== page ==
MillenialsCorridorConversationsA lot has been researched, written and presented in the last few years on this topic. Many research studies point out that by 2020 Asia will have 60% of the world’s millennial population and that is a big reason for any marketer like me to be to be interested in this subject. I have been keenly following the debate on how the Millennial generation is uniquely different in their thinking from Generation X. And although it’s tough to make personality generalizations of Millennials across countries, culture and religion, I do believe that there are certain common characteristics that seem to be emerging among this generation. I have had the good fortune to have many friends in the Millennial generation and from whatever I have experienced and read about them makes me optimistic about the future. Matter of fact, I wish that the Millennial personality doesn’t remain restricted to a specific generation, but gets translated into a certain mindset that any age group can live by. I keep hearing so many negatives about the Millennial generation from my peers, but I say they have it totally wrong.

A) On the matter of respect, conformity and speaking their mind:

They respect authority only if the person or establishment in charge is doing a good job and delivering the results they have promised. Respect for the sake of a title is very old school. And people in leadership positions across society and business need to start learning how to earn respect rather than hide behind a position and demand it. They need to be also open to feedback and improve and I feel this way of thinking will bring a new level of accountability across the society we live in. The Millennials are not so obsessed about being politically correct, they rather do the right thing than pretend to like something. For brands and marketers the implication is that the days of marketing empty or half baked promises are gone. You need to deliver on what you promise and should be open to have a dialogue with your customers when this is not happening. The Millennials don’t want to be passive recipients of your messages they want to experience and have a sense of involvement with your brand, they need to be a part of your marketing and business decisions.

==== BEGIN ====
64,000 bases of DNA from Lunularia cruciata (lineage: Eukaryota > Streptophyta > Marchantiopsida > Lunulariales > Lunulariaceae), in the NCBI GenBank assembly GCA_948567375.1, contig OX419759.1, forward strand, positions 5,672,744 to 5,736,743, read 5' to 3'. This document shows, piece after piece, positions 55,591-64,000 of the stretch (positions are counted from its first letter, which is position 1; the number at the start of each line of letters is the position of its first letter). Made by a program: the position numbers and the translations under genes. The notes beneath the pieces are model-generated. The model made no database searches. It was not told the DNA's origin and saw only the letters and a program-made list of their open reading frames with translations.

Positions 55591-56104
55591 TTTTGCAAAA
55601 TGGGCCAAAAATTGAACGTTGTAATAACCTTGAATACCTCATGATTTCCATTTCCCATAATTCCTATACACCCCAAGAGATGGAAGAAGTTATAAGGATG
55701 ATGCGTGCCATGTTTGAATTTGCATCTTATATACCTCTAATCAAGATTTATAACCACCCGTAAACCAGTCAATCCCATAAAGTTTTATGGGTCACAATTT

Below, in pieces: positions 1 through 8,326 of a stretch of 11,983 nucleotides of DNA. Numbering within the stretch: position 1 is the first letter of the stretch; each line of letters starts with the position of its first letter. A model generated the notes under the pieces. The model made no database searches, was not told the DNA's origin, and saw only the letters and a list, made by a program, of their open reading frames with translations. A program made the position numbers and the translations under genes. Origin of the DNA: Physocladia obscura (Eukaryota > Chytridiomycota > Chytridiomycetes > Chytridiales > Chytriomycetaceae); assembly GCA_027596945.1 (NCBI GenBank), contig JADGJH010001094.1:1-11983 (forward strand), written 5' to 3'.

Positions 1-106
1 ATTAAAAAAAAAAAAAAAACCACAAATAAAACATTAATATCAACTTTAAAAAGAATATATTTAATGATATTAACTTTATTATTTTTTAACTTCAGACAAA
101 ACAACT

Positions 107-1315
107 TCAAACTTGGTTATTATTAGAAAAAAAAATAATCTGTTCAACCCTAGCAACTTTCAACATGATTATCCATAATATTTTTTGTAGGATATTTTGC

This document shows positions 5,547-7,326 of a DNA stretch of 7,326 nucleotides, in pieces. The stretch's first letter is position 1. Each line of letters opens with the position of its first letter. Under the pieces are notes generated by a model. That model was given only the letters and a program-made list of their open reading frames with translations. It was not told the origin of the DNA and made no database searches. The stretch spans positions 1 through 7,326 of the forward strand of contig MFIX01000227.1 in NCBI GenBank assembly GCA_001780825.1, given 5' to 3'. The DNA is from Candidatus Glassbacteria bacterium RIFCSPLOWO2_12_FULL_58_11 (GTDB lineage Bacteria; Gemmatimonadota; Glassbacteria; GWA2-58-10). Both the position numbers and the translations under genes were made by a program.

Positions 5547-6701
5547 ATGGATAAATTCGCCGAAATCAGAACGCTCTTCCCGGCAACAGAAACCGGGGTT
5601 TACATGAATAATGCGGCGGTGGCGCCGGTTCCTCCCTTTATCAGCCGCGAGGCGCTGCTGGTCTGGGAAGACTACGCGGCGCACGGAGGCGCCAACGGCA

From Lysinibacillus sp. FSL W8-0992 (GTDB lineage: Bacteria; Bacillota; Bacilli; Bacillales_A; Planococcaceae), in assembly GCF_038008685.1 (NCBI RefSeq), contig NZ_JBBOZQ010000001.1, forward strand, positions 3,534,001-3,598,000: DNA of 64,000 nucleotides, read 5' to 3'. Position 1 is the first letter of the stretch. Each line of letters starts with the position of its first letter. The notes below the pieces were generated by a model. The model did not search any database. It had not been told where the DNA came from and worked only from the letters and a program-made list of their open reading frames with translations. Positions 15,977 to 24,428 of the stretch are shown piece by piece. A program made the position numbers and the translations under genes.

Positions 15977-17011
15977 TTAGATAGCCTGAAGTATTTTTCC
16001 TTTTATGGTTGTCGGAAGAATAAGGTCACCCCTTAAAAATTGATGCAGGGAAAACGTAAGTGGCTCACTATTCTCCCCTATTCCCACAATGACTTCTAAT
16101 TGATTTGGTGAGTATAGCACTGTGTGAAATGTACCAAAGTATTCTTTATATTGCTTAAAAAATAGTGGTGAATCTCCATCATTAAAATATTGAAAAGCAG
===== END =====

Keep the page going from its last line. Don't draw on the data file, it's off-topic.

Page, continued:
B) On being lazy and disloyal employees: Somewhat related to the first point. I have seen Millennials work hard, but it’s when they are totally convinced that it’s for the right cause, chasing a specific vision or a goal. Nobody should expect anyone to work brainlessly like a donkey without articulating what the end result is going to be. Every job and work anyone puts in, no matter at what level, makes a contribution to the collective vision. But the onus of articulating the vision is on the managers and employers. I don’t think they want their job to be the most important one, what they are looking for is someone to tell them what piece of the puzzle are they helping with. If you can’t explain it, then they will quit. They are also a very connected generation which is good because this will force organizations to be more transparent to their employees and consumers in general and will also get them to act responsibly and make a difference in the communities they operate in.

C) On being self centered and self-obsessed narcissists: Just because this generation loves their Selfies it doesn’t make them self centered. Contrary to this view the Millennials, I have interacted with are typically collaborative in nature, love to be a team player and care about the world they live in. They are not so obsessed by the pursuit of possessions, but they rather have the complete package which is the right kind of success with happiness and contribution to society. Not having greed is a good thing for this world.

And no I am not a Millennial as per the classic definition, but I would like to believe I have the millennial mindset.

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